CattleFax: Cattle Market Analysts

Randy Blach, CEO of CattleFax, took the time to meet with the CRMER Risk Management Fellows on the morning of Thursday, March 12. Although several risk management fellows were forced to miss the presentation due to pre-Spring Break midterms, those present engaged in an exciting discussion of future trends in the cattle market. Blach explained the role of CattleFax in the beef industry; provided a cattle market outlook; and left the group with some words of wisdom.

CattleFax serves as an industry leader in market analysis through a vast array of market data and information on the beef industry that dates back several decades.  Through theircattlefax massive data collection and expert analysts, CattleFax provides its members with market reports and forecasts to help them make critical management decisions. Blach emphasized that without over-regulation, the market provides clear signals that make forecasting possible. In Blach’s words, “markets are more predictable than ever because we have more data than ever.” Cattlefax translates this data into meaningful, easy to understand reports that members can act upon.

Anybody following the beef industry knows that 2014 was a record setting year in terms of prices and profit margins for much of the cow/calf and cattle feeding sectors of the industry. However, the higher the market rises, the higher the risk in prices swings. Thus, a sound risk management strategy is crucial, even in the good times.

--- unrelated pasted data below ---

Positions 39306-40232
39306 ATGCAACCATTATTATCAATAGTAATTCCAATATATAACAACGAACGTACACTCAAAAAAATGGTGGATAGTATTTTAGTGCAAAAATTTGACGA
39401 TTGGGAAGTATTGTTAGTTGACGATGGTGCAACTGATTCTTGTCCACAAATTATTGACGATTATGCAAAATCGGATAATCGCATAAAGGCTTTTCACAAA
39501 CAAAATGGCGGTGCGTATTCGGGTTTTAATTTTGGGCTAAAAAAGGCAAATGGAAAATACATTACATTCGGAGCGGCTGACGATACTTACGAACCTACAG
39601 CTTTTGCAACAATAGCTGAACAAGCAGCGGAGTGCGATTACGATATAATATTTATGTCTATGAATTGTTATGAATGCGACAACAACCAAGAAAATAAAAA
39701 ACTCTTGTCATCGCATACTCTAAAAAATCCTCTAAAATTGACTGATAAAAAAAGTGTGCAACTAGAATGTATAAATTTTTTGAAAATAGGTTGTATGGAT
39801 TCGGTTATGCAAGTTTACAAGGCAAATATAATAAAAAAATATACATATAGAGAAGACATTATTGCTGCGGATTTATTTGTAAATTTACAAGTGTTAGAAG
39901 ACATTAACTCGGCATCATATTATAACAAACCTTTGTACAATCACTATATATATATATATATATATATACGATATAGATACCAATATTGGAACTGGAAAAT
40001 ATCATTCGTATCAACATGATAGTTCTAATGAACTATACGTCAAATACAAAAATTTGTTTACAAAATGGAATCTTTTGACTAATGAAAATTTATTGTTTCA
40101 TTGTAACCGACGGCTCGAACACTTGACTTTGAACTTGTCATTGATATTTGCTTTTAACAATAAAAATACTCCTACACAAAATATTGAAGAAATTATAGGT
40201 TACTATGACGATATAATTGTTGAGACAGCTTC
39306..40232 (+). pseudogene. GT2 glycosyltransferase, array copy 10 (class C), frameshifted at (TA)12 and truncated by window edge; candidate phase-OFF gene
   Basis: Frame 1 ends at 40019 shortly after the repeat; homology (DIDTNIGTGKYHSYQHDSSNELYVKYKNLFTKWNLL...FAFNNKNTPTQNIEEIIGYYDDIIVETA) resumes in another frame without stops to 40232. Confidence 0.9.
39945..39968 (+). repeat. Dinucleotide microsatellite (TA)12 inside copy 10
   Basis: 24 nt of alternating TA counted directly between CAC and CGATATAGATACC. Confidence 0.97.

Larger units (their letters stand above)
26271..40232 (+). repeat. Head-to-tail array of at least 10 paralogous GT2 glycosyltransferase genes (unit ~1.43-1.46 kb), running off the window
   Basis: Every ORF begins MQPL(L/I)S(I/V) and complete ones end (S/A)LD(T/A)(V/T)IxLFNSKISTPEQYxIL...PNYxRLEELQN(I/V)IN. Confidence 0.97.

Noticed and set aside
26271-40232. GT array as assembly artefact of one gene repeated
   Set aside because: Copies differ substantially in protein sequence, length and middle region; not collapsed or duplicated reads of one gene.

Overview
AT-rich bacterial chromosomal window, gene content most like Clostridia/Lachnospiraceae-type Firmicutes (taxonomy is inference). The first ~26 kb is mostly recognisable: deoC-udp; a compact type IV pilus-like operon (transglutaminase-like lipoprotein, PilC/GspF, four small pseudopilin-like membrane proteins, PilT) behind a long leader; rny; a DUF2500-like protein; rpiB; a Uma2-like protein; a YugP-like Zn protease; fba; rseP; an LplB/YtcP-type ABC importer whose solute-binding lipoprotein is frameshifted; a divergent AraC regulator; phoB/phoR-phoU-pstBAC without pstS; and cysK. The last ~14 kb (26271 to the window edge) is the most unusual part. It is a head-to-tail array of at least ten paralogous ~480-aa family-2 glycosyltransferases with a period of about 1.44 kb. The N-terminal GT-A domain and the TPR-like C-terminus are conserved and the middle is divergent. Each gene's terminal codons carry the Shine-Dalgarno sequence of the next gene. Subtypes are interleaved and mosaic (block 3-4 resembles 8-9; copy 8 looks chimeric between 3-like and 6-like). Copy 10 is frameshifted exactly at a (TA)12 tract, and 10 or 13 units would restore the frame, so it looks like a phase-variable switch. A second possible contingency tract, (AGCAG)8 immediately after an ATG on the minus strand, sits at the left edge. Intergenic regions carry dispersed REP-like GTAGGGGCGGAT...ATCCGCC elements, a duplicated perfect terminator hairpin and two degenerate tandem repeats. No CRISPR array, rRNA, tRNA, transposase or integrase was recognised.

Cattlefax and many other market analysts now believe that we saw prices peak at the end of 2014. Several factors play into that conclusion. Last year, the markets were out of alignment with normal profit margins and now they are beginning to normalize. Blach also emphasized that markets are beasts of momentum. The cattle market used up its powerful momentum last fall, forcing the market into what Blach describes as a contraseasonal market. In this contraseasonal market, no spring rally is expected. However, Cattlefax believes that increased supply this summer will cause a shift in leverage in favor of packers. This will return the market to its seasonal trends.

Blach also expressed concern over the impact that Avian Influenza may have on the cattle market. As Blach put it, “Markets hate uncertainty.” If the loss of poultry export markets leaves an over-supply of domestically available poultry, the decrease in price of poultry to the U.S. consumer could decrease the domestic demand for beef.

Blach urges that everyone involved in the industry form a disciplined process for making market decisions. Several factors that should be included in this process are supply/demacowsnd trends; seasonality; money flow; spreads; and basis. He made it clear to never overlook basis, because that’s what is actually being traded. When looking at seasonality, he rationalized repeating market trends as a result of people repeating themselves in management and practice.

Finally, the Risk Management Fellows were left with some words of advice regarding the development of a good relationship with your banker; because the value of credit in the longevity of a business should never be underestimated. Stepping away from financial advice, Blach urged students to always keep improving their communication skills.

Perhaps most importantly, Blach stressed that in order to reach their full potential people must be teachable, accountable, and willing to bury their ego, regardless of the success they’ve experienced.

Thanks to Randy Blach and Cattlefax for all that they do to support the CRMER and its student fellows.

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